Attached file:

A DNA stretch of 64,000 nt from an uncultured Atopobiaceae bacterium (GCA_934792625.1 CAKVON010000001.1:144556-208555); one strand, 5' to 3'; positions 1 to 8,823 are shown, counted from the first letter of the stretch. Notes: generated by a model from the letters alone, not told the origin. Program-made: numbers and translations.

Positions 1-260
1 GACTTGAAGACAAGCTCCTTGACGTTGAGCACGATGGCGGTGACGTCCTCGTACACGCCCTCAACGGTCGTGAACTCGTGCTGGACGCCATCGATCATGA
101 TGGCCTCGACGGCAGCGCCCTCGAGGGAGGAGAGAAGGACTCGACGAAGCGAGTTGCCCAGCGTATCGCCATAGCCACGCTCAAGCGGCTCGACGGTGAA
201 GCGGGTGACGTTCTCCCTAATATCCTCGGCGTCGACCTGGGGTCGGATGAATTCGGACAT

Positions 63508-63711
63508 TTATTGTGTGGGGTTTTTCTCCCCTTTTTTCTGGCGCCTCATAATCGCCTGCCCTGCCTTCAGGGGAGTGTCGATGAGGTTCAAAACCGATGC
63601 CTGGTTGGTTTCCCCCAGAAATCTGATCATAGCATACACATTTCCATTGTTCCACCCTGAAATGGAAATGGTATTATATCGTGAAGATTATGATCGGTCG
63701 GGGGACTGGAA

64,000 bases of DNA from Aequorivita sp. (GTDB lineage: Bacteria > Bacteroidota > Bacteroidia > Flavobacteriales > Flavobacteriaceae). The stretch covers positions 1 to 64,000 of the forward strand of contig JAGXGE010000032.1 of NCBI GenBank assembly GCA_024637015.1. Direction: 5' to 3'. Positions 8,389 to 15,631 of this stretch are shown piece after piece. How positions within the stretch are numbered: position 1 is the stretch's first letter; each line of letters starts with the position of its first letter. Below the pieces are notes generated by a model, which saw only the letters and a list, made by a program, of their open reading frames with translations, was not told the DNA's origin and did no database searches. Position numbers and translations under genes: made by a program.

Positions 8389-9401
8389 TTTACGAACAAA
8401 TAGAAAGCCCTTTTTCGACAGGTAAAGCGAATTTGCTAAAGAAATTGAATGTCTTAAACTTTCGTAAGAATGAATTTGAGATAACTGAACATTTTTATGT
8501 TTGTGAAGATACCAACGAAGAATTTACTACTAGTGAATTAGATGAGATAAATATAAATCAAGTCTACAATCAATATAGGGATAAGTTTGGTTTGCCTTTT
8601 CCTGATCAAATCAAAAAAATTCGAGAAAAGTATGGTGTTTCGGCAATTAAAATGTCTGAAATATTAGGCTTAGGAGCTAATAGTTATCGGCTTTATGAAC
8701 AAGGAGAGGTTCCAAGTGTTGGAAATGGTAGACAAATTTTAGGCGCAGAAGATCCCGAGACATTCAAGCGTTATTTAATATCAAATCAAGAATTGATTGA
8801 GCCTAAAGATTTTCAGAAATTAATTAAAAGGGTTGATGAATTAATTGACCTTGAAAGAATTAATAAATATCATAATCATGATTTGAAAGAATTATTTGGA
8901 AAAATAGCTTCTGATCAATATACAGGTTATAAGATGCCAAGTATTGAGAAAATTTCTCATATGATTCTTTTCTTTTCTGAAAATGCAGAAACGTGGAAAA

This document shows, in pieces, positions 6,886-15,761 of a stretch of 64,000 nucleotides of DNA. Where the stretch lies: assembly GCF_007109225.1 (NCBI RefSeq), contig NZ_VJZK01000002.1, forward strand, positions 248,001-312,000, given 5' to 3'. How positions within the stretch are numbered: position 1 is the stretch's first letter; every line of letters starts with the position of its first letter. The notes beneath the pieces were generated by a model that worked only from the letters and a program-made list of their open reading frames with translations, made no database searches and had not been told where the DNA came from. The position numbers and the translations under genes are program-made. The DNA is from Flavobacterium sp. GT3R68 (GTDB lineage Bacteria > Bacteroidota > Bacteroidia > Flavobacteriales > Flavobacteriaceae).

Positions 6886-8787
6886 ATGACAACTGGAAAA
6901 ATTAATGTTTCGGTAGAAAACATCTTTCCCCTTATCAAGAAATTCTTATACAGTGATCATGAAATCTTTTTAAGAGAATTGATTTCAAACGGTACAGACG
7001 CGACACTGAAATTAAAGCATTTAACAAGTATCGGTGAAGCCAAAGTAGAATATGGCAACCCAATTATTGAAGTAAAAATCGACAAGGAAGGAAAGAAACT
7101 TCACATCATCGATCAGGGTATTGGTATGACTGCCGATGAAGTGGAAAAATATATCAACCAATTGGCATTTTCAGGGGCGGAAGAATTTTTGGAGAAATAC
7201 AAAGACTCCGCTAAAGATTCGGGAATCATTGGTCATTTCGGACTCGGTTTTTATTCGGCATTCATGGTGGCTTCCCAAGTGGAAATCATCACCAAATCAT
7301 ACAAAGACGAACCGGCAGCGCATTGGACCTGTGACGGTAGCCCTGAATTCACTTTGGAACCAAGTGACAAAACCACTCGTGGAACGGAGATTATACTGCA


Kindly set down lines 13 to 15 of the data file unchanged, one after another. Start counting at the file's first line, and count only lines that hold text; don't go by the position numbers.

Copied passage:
8401 TAGAAAGCCCTTTTTCGACAGGTAAAGCGAATTTGCTAAAGAAATTGAATGTCTTAAACTTTCGTAAGAATGAATTTGAGATAACTGAACATTTTTATGT
8501 TTGTGAAGATACCAACGAAGAATTTACTACTAGTGAATTAGATGAGATAAATATAAATCAAGTCTACAATCAATATAGGGATAAGTTTGGTTTGCCTTTT
8601 CCTGATCAAATCAAAAAAATTCGAGAAAAGTATGGTGTTTCGGCAATTAAAATGTCTGAAATATTAGGCTTAGGAGCTAATAGTTATCGGCTTTATGAAC